At this point, bettors on the ‘under’ are getting that really bad feeling in their stomachs, while those on the ‘over’ are believing they have life. Ten seconds later with 1:00 remaining, Paul scored on another layup to make it 116-104 for 220 combined points. The scoring temporarily subsided when Klay Thompson missed a trey and then Houston’s Eric Gordon was also off from downtown.
Durant gathered the rebound with 39.8 ticks left with a 12-point advantage. In the regular season, this scenario wouldn’t warrant fouling and the same can be said for a lot of postseason games as well. But Paul opted to foul Green with 32.1 seconds remaining. Green missed the first FT but made the second.
Next, Paul darted in for a layup, his third during what we can call ‘garbage time’ since the outcome was well in hand. Paul’s bucket came with 21.4 seconds left, trimming the deficit to 117-106. The shot clock was off and Houston was down 11 points. In other words, the game was over.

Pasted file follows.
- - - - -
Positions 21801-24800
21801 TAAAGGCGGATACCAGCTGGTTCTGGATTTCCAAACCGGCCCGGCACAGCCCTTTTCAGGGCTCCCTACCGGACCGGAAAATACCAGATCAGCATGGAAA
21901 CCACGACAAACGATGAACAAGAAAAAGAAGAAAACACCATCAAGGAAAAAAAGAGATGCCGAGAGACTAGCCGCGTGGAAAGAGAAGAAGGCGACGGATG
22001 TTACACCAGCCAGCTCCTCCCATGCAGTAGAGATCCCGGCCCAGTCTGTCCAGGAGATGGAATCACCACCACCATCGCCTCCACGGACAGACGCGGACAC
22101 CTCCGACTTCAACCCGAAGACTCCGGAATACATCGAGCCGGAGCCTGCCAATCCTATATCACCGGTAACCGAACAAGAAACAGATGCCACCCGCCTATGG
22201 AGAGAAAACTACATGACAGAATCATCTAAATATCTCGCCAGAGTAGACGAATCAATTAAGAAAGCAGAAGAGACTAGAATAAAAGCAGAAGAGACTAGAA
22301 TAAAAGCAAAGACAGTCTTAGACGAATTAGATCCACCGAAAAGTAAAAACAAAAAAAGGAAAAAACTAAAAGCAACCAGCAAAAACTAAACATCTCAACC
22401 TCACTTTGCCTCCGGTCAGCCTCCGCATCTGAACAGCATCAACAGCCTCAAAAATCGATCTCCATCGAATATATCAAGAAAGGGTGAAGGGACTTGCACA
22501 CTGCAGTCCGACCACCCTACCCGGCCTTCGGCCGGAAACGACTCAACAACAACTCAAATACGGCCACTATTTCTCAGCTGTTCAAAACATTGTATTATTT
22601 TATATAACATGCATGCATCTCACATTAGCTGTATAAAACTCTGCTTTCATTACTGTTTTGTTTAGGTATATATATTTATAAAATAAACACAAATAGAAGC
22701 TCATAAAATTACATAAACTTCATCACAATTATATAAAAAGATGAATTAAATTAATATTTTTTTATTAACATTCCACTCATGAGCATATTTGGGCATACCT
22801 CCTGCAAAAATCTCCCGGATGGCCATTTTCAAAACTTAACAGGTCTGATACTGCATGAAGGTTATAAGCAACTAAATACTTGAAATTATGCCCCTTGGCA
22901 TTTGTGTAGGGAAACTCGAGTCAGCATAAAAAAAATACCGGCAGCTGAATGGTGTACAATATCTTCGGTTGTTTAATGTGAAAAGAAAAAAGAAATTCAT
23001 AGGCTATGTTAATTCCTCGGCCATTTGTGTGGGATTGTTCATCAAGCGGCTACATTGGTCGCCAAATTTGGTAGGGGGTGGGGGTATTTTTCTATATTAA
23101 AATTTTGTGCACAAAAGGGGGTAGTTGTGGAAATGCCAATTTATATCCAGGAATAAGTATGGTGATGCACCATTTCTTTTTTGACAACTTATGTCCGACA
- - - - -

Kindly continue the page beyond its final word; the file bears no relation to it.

On the day the Supreme Court ruled that each state in America could join Nevada and make sports gambling legal, Harden decided he wouldn’t mind getting another possession to pad his stats that he deems so precious. Therefore, he fouled Iguodala with 12.1 ticks remaining and the combined scoring sitting at 223. Remember, for NBA standards, Iguodala is a poor FT shooter who has shot about 70 percent at the stripe just once in his last eight regular seasons.
So naturally, he made both to make the final score hit at 225 combined points, determining a win or loss for gamblers who had bet the total when it was at 224, 224.5 or 225 for nearly all of Monday.
Anyway, moving beyond the wild finish on the total, the Warriors turned a game tied at halftime into a lopsided victory thanks to Durant. The perennial All-Star scored a team-best 37 points, doing most of his work off the dribble before burying mid-range jumpers. He made 14-of-27 field-goal attempts, 3-of-6 attempts from 3-point land and all six of his FTAs.